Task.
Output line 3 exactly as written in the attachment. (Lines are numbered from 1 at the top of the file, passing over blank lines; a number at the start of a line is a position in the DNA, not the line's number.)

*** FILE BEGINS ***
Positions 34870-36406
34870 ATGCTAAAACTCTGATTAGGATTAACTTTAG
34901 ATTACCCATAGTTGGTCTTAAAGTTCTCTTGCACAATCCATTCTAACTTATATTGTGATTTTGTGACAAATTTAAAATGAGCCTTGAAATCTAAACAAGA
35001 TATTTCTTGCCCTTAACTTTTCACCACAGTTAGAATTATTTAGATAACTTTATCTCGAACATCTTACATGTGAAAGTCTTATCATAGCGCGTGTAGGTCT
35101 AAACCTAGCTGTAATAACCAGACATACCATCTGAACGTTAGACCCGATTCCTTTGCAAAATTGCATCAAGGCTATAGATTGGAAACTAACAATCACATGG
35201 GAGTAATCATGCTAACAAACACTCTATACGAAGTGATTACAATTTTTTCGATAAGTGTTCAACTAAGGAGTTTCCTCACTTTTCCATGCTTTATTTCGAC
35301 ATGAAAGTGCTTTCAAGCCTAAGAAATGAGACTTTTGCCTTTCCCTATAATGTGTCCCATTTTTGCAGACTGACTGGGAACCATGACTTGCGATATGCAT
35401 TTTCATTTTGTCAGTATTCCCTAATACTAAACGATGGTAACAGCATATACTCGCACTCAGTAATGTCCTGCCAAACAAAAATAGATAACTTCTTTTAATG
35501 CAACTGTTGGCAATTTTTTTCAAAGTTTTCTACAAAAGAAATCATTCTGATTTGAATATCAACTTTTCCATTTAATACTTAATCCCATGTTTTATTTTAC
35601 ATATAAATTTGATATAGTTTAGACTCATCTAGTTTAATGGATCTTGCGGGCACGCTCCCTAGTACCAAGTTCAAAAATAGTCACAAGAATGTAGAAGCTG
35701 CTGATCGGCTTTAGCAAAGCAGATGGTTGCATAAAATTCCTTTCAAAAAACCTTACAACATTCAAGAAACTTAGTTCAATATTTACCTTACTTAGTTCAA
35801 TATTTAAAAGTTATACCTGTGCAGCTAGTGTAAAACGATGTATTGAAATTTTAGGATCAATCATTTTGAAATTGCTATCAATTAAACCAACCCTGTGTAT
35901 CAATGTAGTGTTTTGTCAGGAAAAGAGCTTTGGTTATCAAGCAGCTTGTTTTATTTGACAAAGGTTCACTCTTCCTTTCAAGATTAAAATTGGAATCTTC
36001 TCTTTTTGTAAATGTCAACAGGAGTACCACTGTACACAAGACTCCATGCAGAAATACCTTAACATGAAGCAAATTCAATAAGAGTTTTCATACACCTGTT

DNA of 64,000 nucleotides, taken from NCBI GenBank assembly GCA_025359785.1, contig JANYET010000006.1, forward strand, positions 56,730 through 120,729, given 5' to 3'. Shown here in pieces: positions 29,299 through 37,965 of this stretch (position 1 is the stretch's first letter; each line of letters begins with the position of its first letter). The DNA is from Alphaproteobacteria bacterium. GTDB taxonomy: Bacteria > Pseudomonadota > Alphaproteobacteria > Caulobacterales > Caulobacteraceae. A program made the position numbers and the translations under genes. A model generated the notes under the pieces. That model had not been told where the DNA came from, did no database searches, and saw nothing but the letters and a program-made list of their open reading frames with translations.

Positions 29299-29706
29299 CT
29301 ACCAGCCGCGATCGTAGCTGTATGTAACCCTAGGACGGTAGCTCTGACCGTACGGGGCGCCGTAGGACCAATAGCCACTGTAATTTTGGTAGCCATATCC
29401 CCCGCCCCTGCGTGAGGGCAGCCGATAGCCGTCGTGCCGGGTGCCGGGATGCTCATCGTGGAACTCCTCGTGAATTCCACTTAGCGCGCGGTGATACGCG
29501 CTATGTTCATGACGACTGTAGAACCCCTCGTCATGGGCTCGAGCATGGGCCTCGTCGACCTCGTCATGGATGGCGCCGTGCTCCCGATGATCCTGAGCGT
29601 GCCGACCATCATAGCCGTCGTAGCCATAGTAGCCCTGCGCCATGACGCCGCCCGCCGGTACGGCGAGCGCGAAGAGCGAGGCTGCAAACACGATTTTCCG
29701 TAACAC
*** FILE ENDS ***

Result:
34901 ATTACCCATAGTTGGTCTTAAAGTTCTCTTGCACAATCCATTCTAACTTATATTGTGATTTTGTGACAAATTTAAAATGAGCCTTGAAATCTAAACAAGA